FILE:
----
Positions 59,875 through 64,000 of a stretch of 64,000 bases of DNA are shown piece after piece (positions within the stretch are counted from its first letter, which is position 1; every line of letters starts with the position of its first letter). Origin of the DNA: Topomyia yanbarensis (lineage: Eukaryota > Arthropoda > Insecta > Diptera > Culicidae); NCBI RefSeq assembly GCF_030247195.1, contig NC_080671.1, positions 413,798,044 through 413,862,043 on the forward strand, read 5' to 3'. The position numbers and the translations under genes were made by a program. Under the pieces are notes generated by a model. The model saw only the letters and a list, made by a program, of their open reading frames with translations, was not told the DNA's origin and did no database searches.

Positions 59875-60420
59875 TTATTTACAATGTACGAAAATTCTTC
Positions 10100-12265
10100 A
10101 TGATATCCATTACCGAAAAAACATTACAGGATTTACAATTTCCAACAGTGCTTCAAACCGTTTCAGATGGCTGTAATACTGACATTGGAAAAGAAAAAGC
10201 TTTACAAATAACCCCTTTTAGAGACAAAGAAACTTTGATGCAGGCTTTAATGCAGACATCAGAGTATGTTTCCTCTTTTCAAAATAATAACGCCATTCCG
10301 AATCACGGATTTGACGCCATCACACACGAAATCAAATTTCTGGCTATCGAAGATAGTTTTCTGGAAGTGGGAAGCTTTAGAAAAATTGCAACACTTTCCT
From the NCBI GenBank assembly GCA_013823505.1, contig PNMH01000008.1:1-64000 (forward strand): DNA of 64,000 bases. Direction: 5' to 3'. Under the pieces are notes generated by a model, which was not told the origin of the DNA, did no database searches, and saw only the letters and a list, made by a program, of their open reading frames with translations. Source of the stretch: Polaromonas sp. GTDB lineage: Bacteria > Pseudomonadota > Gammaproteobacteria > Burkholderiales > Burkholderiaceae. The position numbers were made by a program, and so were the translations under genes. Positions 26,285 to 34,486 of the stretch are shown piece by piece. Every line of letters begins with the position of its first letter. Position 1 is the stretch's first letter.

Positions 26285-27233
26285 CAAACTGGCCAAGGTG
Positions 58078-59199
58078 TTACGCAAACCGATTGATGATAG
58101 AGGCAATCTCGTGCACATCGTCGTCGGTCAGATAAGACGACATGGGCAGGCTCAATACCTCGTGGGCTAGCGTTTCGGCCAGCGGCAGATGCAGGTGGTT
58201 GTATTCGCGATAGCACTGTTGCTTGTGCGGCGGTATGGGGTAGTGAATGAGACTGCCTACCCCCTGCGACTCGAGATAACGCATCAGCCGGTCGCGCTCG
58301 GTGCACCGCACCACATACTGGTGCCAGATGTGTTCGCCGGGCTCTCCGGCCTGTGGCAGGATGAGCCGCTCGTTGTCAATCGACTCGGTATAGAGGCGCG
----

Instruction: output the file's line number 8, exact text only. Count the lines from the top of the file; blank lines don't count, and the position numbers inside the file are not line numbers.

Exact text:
10301 AATCACGGATTTGACGCCATCACACACGAAATCAAATTTCTGGCTATCGAAGATAGTTTTCTGGAAGTGGGAAGCTTTAGAAAAATTGCAACACTTTCCT